Qatar Airways is the largest owner of IAG, parent company of British Airways, Iberia, Aer Lingus, and Vueling. When british Airways was confronted with strikes Qatar lent Airbus narrowbodies with their much better product, to the surprise and delight of BA customers used to a lesser product.
Qatar says they may come to BA’s rescue again as work is done on the Heathrow-based carriers Boeing 787s due to issues with the Rolls Royce engines on the aircraft type.
Qatar Airways is considering loaning planes including wide-body models to British Airways in a move that would soak up excess capacity at the Gulf carrier while easing fleet pressures at the U.K. operator as some of its own Boeing Co. 787 jets get emergency overhauls.
Qatar Air is evaluating the situation and could trim frequencies on some routes to free up aircraft for BA, whose parent IAG SA is 20 percent owned by the Mideast group, Chief Executive Officer Akbar Al Baker said in an interview.
The dispute between the big US airlines and Qatar is over with Qatar giving up nothing of substance. They agreed to share more information about their finances — not change anything about their business – and stated they don’t currently plan to operate non-stop flights between Europe and the U.S. (which they don’t, since they’re going to do that through through Air Italy).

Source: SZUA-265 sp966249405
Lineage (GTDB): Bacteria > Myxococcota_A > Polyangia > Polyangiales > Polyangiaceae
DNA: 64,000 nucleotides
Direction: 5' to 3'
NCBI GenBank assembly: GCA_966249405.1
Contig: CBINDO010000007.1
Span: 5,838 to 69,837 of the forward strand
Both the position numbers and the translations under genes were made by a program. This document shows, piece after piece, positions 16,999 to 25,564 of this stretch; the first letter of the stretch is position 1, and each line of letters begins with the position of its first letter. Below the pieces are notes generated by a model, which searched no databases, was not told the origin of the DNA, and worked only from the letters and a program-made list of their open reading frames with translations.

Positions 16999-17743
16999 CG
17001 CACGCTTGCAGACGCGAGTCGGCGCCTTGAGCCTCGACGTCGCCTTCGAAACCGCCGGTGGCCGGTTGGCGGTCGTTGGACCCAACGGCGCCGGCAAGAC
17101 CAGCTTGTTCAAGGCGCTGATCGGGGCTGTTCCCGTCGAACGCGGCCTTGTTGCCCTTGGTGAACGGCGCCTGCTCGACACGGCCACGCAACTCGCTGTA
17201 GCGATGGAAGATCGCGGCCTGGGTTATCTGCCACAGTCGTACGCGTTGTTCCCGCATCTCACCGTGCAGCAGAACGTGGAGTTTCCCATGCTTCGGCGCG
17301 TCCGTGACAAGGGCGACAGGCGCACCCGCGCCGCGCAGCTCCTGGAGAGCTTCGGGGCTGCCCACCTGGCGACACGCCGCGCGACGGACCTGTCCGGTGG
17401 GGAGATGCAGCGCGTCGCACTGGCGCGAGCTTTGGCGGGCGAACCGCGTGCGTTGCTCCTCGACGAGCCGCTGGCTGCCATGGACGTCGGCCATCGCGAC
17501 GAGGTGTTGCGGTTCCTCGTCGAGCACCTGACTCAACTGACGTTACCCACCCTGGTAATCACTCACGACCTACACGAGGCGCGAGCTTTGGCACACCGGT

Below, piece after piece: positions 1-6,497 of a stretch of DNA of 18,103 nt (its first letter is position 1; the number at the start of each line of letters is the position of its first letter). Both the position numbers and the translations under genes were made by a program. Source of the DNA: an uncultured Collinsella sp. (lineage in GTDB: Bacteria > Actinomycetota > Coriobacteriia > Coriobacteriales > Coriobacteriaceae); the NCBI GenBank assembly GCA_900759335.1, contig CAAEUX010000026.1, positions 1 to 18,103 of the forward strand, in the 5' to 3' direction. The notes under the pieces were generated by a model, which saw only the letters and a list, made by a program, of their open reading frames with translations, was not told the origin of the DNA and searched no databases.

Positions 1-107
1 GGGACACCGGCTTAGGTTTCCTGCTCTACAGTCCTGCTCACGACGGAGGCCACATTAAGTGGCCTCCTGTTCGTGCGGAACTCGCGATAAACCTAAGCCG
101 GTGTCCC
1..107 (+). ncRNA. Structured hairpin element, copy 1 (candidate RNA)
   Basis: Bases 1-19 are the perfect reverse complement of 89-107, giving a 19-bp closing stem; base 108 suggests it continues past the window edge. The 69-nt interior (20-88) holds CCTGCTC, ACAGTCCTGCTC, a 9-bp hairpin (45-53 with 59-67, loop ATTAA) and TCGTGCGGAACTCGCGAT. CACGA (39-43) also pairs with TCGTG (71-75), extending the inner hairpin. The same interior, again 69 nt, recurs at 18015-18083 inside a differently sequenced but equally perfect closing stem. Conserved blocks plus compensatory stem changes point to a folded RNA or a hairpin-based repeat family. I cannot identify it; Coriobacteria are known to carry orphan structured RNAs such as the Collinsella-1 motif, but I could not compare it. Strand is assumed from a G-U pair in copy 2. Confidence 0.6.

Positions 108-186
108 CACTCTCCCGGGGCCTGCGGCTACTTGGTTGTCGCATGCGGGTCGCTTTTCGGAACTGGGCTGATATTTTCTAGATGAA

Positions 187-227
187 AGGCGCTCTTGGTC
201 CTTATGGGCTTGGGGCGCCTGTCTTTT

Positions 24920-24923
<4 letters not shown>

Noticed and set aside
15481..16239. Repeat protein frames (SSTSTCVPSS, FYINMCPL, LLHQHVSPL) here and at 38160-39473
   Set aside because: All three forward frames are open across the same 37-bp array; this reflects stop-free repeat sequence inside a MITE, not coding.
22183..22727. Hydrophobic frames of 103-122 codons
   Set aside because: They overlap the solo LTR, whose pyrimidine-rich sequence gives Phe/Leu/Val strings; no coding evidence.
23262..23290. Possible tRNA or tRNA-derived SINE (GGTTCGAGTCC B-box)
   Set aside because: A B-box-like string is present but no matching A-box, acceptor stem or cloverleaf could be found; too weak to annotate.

In the process though many nasty things were said, and American severed codesharing ties with its oneworld partner. In fact American was duped by Delta to go along with the Mideast food fight — American lost its close partnerships with Etihad and Qatar, lost its partnerships with Gulf Air and Jet Airways, and has very little reach now into India and Pakistan. Meanwhile Delta retains its partnership with Saudia and has built close relations with Jet Airways providing Delta and Air France KLM feed from India.
There must be a bit of spite on Qatar’s part investing in JetSuite to grow to 100 regional jets and base the airline at Dallas Fort-Worth.
So it’s ironic that Qatar could provide widebodies to fill in for British Airways 787s. Americna and British Airways (and Iberia and Finnair) share revenue on transatlantic flights. BA flies 787s between London and Baltimore, Nashville, Newark, Philadelphia, San Jose and Los Angeles. Offering fill-in capacity means backstopping American’s ability to make money on transatlantic routes.
Meanwhile the world’s largest airline needs to find a way to access traffic from India and Pakistan after foreclosing their existing avenues for spite.